So what if the housing market takes another turn for the worse? Markets go up, markets go down. Unless you’re ready to quit selling real estate, what matters isn’t the market but your strategy. Here’s why.
What do WalMart, Nordstroms and Mercedes-Benz have in common today? They are all increasing profits during the recession. Each company touches a different segment of the market: bargain hunters, brand shoppers, prestige buyers. And each proves again and again that what matters isn’t whether the market dips or rises.
What matters is your business strategy.
In business, there is only one fundamental business decision to make. You either plan to make money, or you plan to lose money. But you cannot plan what market you get to work in. One strategy requires serious standards of performance, while the other usually indicates a lack of standards.
Either have a plan, or you go with the flow. If the flow is downward, so too your profits.
Which is why talk about a “double dip” in the housing market are irrelevant. REALTORS should have a business strategy capable of making money in whatever market they find themselves in. There’s too much hand-wringing in the housing industry about things they cannot control: unemployment, interest rates, global competitiveness.
But what about the things REALTORS can control?
Only a serious business plan with strict standards of profit and performance can keep real estate professionals from spinning out of control these days. If other businesses in economic segments at higher risk to consumer discretionary spending can turn a profit, real estate agents should be able to do the same. What matters is how serious they are about doing good business, regardless of the market. And that means focusing on the things that REALTORS can control:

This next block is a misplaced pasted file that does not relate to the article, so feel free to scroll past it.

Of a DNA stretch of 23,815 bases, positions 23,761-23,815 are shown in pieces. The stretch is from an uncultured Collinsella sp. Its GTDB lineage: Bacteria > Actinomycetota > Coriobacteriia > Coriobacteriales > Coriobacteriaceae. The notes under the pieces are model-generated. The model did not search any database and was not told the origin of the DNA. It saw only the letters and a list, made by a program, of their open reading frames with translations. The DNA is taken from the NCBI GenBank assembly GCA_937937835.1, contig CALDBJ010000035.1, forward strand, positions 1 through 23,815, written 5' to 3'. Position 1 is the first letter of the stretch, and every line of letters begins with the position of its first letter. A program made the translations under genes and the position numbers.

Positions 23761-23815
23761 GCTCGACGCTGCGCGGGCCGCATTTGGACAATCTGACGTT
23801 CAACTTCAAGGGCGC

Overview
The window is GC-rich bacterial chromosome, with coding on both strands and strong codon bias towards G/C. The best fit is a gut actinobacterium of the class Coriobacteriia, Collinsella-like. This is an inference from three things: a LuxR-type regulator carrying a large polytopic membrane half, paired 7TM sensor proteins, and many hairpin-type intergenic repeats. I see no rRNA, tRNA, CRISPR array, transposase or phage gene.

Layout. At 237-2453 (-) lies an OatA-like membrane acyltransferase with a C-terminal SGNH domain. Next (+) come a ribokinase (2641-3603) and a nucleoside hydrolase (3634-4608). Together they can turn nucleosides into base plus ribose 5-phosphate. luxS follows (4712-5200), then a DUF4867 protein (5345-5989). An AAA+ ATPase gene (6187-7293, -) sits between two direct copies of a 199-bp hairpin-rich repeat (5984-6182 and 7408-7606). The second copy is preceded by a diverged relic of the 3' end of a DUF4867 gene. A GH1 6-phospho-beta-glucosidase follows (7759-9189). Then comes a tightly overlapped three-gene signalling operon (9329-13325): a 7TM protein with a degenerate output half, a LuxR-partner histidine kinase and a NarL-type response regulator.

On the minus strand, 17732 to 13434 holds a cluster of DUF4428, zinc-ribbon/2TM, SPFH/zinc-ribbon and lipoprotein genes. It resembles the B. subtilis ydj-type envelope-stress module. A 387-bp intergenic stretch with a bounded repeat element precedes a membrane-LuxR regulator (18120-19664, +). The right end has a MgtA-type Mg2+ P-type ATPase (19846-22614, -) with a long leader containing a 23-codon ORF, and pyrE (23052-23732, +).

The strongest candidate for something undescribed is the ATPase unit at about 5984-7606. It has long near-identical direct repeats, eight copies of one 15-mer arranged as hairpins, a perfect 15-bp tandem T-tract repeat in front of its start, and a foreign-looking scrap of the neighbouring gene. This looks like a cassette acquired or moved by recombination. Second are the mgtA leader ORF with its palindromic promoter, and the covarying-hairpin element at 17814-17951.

- If it’s non-performing, eliminate it. Just how long does your business plan permit you to lose money? Three months? Six? A year? Whether it’s a non-performing listing or a non-performing agent, your business plan should have clear guidelines on when to move on. Not every deal – client or contractor- is a good one.
- If the numbers don’t prove it, move on. The most expensive cost in real estate is marketing. Business plans must actively measure and monitor the results of the marketing plan or risk simply wasting money. It’s not a question of “newspaper vs social media” but a question of provable, measurable results. REALTORS must stop operating according to fuzzy perceptions of what sellers want and start performing according to provable numbers. Recessions don’t care about egos.
- If you don’t know the margin, you’re probably going broke. We’ll lose money on every deal, but make it up in volume. This is the most common brokerage compensation-plan for agents and agents’ own lowering-their-commission excuse with clients. Either deciding how much to charge is part of a measurable profit margin, or it’s not. Only companies who can compute, in real time, their profit margin per deal will survive.
- If you play by the averages, you will be. Competitive companies don’t put too much stock in competitors’ averages. The real estate industry is dominated by averages. Listing price, days on market, commissions. Maybe that’s why most agents and companies only generate average incomes or returns – which was only $35,000 for agents last year. If you want more, then forget what the average competitor is doing. Charge more, cost less, do it faster, whatever: but when the average is failing, it’s time to decouple your strategy.
Cars, clothes or college supplies, there are plenty of companies who know how to make a profit in any market. Rarely do these organizations worry about forces beyond their control. Instead, they focus on everything within their control and relentlessly improve its performance. Maybe that’s why we see some companies increasing activity during the housing recession, while others are closing shop.
It’s time for the industry to stop talking about where the market is going and start focusing on where they are going. As WalMart, Fedex, Nordstroms and Mercedes-Benz prove, focus on the strategy, not the market, and the profits will follow along.